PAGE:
Thomas v. Thomas

Annotate this Case

477 A.2d 728 (1984)

Michael W. THOMAS, Appellant, v. Robert C. THOMAS, Appellee.

No. 83-717.

District of Columbia Court of Appeals.

Submitted May 31, 1984.

Decided June 27, 1984.

*729 Michael W. Thomas filed a brief pro se.

No brief was filed by the pro se appellee.

Before NEWMAN, Chief Judge, and PRYOR and ROGERS, Associate Judges.


This appeal is taken from the trial court's (Intra-Family and Neglect Branch) grant of a civil protection order to appellee after a hearing. For a period of one year, see D.C.Code § 16-1005(d) (1981), the order enjoins appellant, appellee's son, from (1) visiting appellee's house or removing any items therefrom without first securing the consent of appellee's wife; (2) molesting, assaulting, threatening, or physically abusing appellee. The order also mandates that appellant shall participate in a program of family counseling along with appellee and his wife.

No portion of the trial transcript was designated for the record on appeal. It does appear, however, that appellee petitioned the court for a protection order, see id. § 16-1003(a) (1983 Supp.), on the grounds that, on June 1, 1983, appellant threatened "the [p]etitioner with harm" and destroyed property "by breaking into petitioner's house, [and stealing] food from petitioner's freezer." The petition was sworn and notarized and it is not disputed that appellant received sufficient notice of the petition and subsequent hearing. See id. § 16-1004(c). After the hearing, Judge Wagner signed the protection order based upon her "good cause to believe" that appellant had committed an intra-family offense. See id. § 16-1005 (1981 & 1983 Supp.). We have jurisdiction of this appeal under id. § 16-1005(e) (1981). See Super.Ct. I-F R. 10(a).

In his handwritten pro se brief,[1] appellant contends that "the court's ruling is a farce." His argument reduces itself to an assertion that he did not commit the acts of which appellee complained.[2] He asks that we examine his case "from the real side and cease this sympathetic intervention of the courts...." Apparently, he would have us dissolve the protection order.[3]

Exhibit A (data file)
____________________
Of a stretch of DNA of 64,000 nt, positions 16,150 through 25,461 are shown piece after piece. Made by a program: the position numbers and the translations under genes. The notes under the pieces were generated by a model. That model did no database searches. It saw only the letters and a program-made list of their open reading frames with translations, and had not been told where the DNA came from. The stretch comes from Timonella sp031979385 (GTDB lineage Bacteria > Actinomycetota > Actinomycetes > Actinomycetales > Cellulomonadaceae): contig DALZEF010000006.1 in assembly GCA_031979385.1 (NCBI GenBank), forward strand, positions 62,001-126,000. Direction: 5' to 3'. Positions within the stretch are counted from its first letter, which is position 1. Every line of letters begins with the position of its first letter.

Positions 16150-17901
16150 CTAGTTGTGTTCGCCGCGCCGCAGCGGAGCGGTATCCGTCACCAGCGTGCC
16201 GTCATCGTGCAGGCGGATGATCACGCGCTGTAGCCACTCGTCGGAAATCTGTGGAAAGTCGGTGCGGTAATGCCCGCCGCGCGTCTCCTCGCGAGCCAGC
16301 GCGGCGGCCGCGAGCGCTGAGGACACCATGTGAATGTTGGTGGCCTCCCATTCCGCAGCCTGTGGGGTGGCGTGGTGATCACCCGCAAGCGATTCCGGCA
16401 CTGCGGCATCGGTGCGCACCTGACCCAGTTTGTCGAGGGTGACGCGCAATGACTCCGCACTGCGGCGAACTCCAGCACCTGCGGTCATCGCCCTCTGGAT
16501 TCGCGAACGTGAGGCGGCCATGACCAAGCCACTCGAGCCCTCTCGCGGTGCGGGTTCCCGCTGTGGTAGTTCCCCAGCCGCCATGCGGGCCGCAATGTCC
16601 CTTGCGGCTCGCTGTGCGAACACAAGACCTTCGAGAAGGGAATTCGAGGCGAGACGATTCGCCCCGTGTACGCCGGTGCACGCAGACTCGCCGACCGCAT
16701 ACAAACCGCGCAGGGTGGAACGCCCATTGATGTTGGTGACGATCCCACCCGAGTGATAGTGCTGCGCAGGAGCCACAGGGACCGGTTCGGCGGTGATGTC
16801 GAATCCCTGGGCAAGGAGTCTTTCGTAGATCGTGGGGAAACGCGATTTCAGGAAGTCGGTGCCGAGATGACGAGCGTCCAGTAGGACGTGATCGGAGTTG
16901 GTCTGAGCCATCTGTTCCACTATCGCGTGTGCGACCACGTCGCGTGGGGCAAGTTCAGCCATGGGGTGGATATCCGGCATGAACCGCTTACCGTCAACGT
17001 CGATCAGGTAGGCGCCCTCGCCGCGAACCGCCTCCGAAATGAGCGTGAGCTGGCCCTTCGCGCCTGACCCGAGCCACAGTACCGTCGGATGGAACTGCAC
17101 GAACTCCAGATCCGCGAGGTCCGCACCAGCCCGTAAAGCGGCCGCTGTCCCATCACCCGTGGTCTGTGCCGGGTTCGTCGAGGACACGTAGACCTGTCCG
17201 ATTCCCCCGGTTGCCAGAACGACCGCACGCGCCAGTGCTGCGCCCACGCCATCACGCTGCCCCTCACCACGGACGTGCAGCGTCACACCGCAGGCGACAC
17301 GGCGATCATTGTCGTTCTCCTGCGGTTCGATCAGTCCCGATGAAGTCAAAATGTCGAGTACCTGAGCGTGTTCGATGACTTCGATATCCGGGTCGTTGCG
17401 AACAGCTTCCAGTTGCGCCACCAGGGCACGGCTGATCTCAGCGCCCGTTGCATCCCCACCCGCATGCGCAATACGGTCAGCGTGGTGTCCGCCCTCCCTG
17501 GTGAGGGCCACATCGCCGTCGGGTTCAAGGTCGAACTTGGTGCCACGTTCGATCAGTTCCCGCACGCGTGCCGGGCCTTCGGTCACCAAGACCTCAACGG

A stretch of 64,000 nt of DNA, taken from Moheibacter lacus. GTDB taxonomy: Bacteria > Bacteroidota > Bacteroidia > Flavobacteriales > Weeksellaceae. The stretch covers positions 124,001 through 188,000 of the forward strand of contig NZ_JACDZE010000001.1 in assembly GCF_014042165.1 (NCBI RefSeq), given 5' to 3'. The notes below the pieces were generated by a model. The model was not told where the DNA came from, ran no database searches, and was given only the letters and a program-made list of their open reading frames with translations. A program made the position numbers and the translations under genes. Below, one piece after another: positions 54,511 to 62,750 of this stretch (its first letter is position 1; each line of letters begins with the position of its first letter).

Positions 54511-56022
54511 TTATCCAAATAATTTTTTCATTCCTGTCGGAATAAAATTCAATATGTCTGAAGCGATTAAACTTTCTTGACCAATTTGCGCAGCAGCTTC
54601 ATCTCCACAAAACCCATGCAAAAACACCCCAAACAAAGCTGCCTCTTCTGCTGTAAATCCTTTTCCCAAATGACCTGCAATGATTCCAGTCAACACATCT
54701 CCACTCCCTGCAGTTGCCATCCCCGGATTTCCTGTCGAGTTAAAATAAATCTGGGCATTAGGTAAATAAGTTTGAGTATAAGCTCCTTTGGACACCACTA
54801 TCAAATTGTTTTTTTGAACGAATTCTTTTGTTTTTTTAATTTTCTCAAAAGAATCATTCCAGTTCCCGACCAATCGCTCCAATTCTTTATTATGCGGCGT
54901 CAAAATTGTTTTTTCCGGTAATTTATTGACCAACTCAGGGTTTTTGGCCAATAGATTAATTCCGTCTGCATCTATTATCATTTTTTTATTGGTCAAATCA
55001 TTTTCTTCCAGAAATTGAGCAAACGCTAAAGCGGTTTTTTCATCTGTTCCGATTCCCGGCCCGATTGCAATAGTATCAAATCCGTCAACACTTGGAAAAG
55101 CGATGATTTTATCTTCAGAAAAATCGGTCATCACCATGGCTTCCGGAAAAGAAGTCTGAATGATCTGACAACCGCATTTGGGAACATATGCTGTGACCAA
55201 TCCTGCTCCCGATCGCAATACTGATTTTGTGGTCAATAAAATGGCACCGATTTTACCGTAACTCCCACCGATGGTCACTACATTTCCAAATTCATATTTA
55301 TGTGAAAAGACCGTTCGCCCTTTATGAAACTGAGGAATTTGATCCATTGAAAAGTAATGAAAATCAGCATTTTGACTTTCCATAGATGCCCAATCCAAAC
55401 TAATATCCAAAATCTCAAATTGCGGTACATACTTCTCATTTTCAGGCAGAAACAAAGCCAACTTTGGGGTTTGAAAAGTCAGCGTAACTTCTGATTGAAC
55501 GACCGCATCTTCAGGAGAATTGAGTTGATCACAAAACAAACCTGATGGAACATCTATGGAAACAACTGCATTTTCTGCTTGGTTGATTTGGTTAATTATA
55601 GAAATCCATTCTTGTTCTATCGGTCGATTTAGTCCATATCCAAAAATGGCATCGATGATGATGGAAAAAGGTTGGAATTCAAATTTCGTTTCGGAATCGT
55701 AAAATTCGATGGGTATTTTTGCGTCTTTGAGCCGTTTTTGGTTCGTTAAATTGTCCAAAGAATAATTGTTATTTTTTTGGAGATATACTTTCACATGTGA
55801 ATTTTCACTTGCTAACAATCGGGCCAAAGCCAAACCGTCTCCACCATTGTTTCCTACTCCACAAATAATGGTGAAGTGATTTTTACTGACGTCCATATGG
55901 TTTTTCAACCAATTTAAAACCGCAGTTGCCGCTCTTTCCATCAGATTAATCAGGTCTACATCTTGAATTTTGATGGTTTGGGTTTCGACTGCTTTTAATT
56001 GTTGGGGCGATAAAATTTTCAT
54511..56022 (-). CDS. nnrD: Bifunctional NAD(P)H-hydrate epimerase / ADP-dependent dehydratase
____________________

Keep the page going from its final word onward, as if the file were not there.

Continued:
We see no reason to do so, and yet cannot affirm the judgment below on this record. The order signed by the trial judge states in conclusory fashion that the court found, after a hearing, that there is "good cause to believe" that appellant committed an intra-family offense. Although our review of the court's factual determinations must necessarily be limited, see D.C. Code § 17-305(a) (1981),[4] the finder of fact must provide this court with findings sufficient to facilitate appellate review. Murville v. Murville, 433 A.2d 1106, 1109 (D.C. 1981); Moore v. Moore, 391 A.2d 762, 770 (D.C.1978). We have no such findings before us. This absence is particularly critical since appellant's sole contention is that the allegations offered by appellee are untrue. We hereby remand the record of this case to the trial court with instructions to prepare a written statement of its findings, based upon the hearing already completed.[5]

So ordered.


[1] Appellee did not file a brief in this case.

[2] For example, appellant contends that "the outbreak of violence on my part ... [was] only provoked by my Father." He further asserts that anything he took while in his parents' home was taken with his mother's consent. In short, he claims that his "Father has wrongly and unjustifiably prefabricated incidences that are non-existent in our home relationship [sic]."

[3] Appellant also notes his refusal to participate in any kind of family counseling with his parents.

[4] See also Super.Ct. I-F R. 1 (applying Super.Ct. Civ.R. 52(a) to intra-family proceedings).

[5] Under Super.Ct.Civ.R. 52(a), which is applicable to intra-family proceedings, see supra note 4, the transcript may be sufficient to meet the terms of our order if the judge has stated orally to the parties her findings of fact.